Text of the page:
said, the debate proved once more that time brought round its revenges. In 1882 the Conservative Party were opposed to the application of the closure in any form whatever; but having tried it with certain dimi- nished safeguards, they were now reduced to a proposal for applying it without any real safeguard whatever. Now, the closure might be a good or a bad thing, according to the purpose for which it was applied. It might not only be useful, but necessary, to apply it, in order to put a stop to loquacity and verbosity; but when used to force through the House an unpopular measure, it might be made an instrument of oppression. Last year the closure was applied some 30 or 40 times; but, as far as he recollected, it was almost exclusively applied to one measure which was hateful to five-sixths of the Members affected by it, and which a large minority of the rest of the House could not even now mention without shame and indignation. Under such circumstances, he did not feel inclined to trust to one-seventh part of the House of Commons the power of stifling a discussion which a large section of the House might desire to continue. He agreed with the noble Lord the Member for South Paddington (Lord Randolph Churchill) that the change already made in the Sittings of the House really altered the state of things altogether. It was a great hardship, as used to be the case, to compel 200 Members to sit up until 3 or 4 o'clock in the morning; but there would be no difficulty in inducing 200 out of a Party which numbered 350 to remain in attendance until 12 o'clock, if it were considered really necessary to press forward legislation.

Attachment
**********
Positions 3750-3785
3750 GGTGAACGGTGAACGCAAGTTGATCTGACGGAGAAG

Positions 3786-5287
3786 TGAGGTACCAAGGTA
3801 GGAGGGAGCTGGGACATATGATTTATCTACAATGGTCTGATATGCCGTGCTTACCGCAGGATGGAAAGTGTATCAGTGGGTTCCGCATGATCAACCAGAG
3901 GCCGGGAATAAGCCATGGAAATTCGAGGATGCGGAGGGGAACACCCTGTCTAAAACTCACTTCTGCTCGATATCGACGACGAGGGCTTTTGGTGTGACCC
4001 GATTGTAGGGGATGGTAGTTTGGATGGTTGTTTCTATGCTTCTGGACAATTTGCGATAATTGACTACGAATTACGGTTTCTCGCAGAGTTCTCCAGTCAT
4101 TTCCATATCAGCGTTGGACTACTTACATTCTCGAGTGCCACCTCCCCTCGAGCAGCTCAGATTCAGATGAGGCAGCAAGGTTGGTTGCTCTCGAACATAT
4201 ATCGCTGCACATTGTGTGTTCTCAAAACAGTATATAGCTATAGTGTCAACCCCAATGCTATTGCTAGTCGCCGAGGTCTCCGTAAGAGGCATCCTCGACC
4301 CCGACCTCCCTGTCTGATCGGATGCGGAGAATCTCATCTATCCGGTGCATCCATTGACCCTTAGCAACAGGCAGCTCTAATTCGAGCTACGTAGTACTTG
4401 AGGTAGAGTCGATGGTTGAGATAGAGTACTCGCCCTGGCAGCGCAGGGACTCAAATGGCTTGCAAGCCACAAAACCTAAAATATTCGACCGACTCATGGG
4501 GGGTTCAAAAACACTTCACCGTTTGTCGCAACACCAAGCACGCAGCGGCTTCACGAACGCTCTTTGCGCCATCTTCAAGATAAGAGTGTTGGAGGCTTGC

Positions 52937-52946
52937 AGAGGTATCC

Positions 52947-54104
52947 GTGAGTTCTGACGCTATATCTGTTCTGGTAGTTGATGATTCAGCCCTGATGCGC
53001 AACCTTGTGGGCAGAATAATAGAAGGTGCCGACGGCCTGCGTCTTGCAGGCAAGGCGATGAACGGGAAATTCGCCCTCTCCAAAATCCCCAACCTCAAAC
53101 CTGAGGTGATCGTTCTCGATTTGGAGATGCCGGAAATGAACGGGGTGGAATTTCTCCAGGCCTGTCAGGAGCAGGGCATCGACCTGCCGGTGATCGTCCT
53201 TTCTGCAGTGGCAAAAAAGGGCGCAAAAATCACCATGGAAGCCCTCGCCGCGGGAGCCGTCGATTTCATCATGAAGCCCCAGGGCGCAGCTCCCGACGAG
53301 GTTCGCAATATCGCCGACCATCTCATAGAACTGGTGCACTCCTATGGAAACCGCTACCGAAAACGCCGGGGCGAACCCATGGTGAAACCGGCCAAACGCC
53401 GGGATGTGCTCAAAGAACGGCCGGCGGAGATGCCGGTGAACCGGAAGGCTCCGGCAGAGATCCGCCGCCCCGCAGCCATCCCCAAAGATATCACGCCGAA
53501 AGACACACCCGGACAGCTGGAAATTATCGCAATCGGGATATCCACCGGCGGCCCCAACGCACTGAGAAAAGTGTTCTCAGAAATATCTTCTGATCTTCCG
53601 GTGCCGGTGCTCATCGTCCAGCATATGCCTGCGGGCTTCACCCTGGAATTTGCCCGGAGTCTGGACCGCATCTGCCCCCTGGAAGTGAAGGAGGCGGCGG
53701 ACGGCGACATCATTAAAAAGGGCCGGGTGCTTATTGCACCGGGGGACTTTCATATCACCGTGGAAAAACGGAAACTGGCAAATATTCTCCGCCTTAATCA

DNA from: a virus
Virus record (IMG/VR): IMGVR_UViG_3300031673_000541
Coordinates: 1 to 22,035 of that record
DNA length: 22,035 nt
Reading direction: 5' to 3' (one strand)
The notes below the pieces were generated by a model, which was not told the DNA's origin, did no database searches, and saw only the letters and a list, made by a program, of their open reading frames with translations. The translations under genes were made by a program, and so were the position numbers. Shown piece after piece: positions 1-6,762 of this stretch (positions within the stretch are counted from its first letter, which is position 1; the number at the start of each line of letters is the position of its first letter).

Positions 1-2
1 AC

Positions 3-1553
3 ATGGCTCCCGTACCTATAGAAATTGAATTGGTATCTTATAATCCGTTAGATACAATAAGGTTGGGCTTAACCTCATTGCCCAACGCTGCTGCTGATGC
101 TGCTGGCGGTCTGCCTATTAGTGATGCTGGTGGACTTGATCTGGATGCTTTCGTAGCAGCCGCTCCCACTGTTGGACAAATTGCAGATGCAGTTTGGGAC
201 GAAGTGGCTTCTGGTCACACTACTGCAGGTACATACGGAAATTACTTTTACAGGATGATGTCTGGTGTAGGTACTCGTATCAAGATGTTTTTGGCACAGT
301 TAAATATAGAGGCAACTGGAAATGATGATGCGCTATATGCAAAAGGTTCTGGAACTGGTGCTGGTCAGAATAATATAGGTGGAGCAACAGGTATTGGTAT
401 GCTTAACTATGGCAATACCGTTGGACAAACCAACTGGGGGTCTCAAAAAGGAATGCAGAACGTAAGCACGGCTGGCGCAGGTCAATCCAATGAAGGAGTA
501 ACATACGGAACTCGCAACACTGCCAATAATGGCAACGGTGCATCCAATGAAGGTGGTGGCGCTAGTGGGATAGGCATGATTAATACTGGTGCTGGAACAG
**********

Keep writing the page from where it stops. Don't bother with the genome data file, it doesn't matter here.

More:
said, he had been unable to discover in what direction the arguments of the right hon. Gentleman the Postmaster General (Mr. Raikes) tended. When the right hon. Gentleman was himself Chairman of Committees, he was about the first man to pay due deference to the rights of private Members; but when he did not fill an official position, he voted in every obstructive Division, and his example had been constantly quoted. The right hon. Gentleman had only used one real argument, and that was, that now the House had passed the 12 o'clock Rule, they ought to get through their Business quicker. Personally, he (Colonel Nolan) saw no reason why they should not continue the quorum of 200. There were always some 60 or 70 political hacks connected with every Government— he did not use the term disrespect- fully—who might be certainly relied upon to support the Government of the day; and now it would be simply necessary for the Whips to secure the attendance of some 30 or 40 more—which, as a rule, would be supplied from the ranks of the Government themselves, and the Ministry would always be sure of their majority. He defied the Government to do that if they retained 200 as a quorum, and required so large a number of Members to sit up until all hours of the morning. It was not fair to charge the obstruction in the House of Commons upon Members for Ireland, which it had been the custom to do since the time when Mr. J. Lowther and the right hon. Member for Whitehaven (Mr. Cavendish Bentinck) first began to obstruct. Under the circumstances, he should vote against the Rule.